Lifting is Plain Sailing with Reid Gantry Crane

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Newport Uskmouth Sailing Club (NUSC), located at the mouth of the River Usk in South Wales, is using a 3,000kg capacity Tall Porta-Gantry crane system from Reid Lifting to lift boats and other items during repair and maintenance work.

The crane, which has a 6m-long beam and is fitted with a Yale 360 chain block for lifting and lowering loads, is principally used to lift vessels where work is required to the hull and / or keel. The system, fitted with a rope control system for lateral movement across the length of the beam, is also being used for yacht engine replacements as well as assembling and disassembling masts. Rigging methods vary but NUSC commonly uses strops, enabling it to allow for offsets in centre of gravity, commonplace in the marine sector.

Previously, the sailing club had to pay for rental of a crane on a number of occasions throughout the year. The investment in the Tall Porta-Gantry, therefore, will pay for itself, said Luke Rossiter, design engineer at Reid. Further, it has given the sailing club a lot more flexibility as it is no longer restricted by cost and availability of a crane company.

Anthony Sperduti, commodore at NUSC, said: “The gantry will be most cost effective for individuals who can pay a fee to the club rather than hire a crane for one-off jobs. The club can recoup the investment, albeit over a few years. Its lightness and maneuverability are also advantageous features. Boat owners will be more encouraged to tackle maintenance projects they would have previously put off because of the costs involved. I anticipate that the crane will be used on a monthly basis.”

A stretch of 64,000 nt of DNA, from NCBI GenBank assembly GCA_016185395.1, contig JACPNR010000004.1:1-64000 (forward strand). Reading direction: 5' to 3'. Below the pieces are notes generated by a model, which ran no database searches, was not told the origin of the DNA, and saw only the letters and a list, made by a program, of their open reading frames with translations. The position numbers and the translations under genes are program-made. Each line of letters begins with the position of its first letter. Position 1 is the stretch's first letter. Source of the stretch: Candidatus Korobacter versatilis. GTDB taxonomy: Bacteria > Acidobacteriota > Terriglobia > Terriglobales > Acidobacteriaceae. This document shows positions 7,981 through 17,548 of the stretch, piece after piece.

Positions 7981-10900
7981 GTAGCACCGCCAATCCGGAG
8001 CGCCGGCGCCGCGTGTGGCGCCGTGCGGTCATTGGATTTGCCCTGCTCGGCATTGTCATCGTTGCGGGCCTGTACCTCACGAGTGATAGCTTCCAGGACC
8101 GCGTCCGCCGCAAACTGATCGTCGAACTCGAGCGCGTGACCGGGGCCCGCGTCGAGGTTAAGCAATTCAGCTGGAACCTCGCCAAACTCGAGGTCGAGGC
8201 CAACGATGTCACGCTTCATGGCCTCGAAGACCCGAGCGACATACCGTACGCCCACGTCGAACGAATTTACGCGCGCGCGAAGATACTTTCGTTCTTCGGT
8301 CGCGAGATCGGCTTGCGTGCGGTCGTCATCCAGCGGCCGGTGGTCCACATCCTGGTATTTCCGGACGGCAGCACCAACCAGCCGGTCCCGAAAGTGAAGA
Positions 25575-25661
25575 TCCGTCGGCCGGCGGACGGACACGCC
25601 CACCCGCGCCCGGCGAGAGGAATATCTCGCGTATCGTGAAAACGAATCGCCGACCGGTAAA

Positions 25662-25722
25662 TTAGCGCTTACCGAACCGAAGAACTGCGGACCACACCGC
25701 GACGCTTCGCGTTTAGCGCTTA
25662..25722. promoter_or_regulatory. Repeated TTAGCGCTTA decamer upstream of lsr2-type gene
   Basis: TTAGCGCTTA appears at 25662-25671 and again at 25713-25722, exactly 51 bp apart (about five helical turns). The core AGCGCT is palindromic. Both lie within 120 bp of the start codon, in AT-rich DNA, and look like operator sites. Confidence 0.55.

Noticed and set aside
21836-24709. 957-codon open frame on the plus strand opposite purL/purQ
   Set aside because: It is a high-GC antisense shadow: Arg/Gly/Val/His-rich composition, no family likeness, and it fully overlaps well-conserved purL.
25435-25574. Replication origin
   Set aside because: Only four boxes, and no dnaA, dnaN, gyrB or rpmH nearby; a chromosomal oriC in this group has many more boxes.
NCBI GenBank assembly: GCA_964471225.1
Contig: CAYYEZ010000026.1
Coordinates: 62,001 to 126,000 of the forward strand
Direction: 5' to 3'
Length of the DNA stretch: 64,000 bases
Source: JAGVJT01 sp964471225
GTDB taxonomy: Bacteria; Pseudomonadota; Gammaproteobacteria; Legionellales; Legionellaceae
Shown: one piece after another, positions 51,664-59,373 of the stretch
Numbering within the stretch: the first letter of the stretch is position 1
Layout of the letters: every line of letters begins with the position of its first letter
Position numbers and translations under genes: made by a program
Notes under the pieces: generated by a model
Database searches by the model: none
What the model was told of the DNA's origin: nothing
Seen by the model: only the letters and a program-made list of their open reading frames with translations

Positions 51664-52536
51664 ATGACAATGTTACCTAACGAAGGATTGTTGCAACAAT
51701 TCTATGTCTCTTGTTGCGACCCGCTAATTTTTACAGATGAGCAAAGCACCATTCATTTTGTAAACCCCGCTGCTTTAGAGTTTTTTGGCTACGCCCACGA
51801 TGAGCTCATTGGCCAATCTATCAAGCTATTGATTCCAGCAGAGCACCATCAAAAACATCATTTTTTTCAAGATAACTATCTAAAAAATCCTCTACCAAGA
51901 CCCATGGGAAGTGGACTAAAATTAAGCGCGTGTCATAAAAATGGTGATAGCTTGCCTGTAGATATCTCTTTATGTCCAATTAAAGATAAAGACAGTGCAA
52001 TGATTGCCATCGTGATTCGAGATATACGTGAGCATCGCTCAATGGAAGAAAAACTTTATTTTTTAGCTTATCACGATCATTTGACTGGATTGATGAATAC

The gantry crane boasts several marine upgrades, including stainless steel fasteners, castor brackets, bearings, and epoxy plates. Rossiter explained that the plates prevent galvanic corrosion between dissimilar metals, in this case, the aluminium and the stainless steel. Isolating nylon pads and washers have also been used throughout the system, again, to prevent dissimilar metals from reacting with one another.

Rossiter added: “The gantry can be setup safely with just four people. However, as it has a marine upgrade, it can be left assembled in the yard without concern of it rusting or corroding. Height adjustment is also very easy and can be achieved with just two people using the ratchet system on each A-frame as a mechanical aid.”

NUSC also purchased wind-up jacklegs to accommodate the gravel-based ground conditions at the riverside facility. Using four separate spirit levels on each leg, the gantry can be utilised even on uneven surfaces. The legs also provide an additional height of lift of 300mm and allow for fine height adjustments, if required.

Club members manually operate the Tall Porta-Gantry. Reid conducted two training sessions within a single day, with two groups of 10 people taking part in the morning and afternoon respectively. NUSC is already planning to purchase a second gantry crane system for use in the workshop.

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